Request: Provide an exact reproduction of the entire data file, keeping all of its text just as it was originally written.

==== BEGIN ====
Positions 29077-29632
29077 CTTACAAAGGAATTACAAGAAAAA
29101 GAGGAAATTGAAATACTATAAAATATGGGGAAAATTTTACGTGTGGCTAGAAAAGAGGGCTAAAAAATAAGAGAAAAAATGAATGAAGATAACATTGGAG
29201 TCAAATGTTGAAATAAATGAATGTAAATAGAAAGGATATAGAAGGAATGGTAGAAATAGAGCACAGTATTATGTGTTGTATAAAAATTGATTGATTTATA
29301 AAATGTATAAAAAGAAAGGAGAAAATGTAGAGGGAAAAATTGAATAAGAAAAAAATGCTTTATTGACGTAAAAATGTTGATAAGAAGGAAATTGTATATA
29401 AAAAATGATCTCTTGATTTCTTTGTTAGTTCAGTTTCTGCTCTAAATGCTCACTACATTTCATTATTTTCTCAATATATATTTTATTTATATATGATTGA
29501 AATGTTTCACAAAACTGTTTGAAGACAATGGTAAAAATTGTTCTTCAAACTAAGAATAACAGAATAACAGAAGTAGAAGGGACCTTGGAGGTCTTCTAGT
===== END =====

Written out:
Positions 29077-29632
29077 CTTACAAAGGAATTACAAGAAAAA
29101 GAGGAAATTGAAATACTATAAAATATGGGGAAAATTTTACGTGTGGCTAGAAAAGAGGGCTAAAAAATAAGAGAAAAAATGAATGAAGATAACATTGGAG
29201 TCAAATGTTGAAATAAATGAATGTAAATAGAAAGGATATAGAAGGAATGGTAGAAATAGAGCACAGTATTATGTGTTGTATAAAAATTGATTGATTTATA
29301 AAATGTATAAAAAGAAAGGAGAAAATGTAGAGGGAAAAATTGAATAAGAAAAAAATGCTTTATTGACGTAAAAATGTTGATAAGAAGGAAATTGTATATA
29401 AAAAATGATCTCTTGATTTCTTTGTTAGTTCAGTTTCTGCTCTAAATGCTCACTACATTTCATTATTTTCTCAATATATATTTTATTTATATATGATTGA
29501 AATGTTTCACAAAACTGTTTGAAGACAATGGTAAAAATTGTTCTTCAAACTAAGAATAACAGAATAACAGAAGTAGAAGGGACCTTGGAGGTCTTCTAGT